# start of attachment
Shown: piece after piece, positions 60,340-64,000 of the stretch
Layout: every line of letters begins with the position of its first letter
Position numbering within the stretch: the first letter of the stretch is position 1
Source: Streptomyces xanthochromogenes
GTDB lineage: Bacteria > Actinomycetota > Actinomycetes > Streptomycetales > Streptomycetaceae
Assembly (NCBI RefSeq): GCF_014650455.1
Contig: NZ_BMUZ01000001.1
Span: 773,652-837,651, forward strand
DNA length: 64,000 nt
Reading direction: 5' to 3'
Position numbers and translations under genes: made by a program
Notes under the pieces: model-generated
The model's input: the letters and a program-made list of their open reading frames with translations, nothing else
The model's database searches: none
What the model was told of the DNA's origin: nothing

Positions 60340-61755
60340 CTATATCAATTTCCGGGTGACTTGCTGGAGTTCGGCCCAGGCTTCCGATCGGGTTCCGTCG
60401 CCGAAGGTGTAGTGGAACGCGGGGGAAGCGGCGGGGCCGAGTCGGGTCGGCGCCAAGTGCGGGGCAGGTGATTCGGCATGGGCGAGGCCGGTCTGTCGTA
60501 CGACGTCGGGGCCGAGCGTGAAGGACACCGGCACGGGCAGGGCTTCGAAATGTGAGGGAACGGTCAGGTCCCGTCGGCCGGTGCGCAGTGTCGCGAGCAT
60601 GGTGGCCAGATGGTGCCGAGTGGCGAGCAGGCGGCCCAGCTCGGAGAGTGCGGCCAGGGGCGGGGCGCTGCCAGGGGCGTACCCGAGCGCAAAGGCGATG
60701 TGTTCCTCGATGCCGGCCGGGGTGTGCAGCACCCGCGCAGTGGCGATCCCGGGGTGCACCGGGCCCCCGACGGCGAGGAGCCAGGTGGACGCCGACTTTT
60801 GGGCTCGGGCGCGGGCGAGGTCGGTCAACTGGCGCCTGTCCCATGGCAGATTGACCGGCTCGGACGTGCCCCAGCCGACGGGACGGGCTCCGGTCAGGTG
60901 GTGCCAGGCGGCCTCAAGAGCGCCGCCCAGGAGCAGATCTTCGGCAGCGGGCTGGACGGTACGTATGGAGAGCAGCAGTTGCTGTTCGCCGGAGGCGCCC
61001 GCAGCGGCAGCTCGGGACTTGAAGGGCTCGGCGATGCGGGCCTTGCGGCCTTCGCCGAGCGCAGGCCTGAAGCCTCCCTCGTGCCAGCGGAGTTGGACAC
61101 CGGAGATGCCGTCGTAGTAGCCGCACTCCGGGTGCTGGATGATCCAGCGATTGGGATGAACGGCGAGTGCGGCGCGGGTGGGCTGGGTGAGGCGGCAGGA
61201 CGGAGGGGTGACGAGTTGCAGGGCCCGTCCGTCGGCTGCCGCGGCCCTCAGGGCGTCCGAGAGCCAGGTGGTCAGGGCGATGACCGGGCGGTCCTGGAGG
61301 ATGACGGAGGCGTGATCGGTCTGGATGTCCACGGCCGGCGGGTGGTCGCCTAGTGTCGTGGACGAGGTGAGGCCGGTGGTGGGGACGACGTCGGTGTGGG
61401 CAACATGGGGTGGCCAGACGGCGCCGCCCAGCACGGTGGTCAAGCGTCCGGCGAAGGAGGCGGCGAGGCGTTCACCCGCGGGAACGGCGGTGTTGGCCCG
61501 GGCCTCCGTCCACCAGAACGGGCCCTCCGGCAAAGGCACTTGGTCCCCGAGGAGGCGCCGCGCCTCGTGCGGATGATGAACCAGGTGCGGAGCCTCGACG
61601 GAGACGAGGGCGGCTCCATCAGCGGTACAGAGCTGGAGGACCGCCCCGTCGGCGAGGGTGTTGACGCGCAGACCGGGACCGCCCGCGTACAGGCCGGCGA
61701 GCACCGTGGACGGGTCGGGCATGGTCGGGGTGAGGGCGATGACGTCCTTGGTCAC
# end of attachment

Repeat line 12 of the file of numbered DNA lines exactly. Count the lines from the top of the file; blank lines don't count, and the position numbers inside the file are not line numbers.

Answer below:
Notes under the pieces: model-generated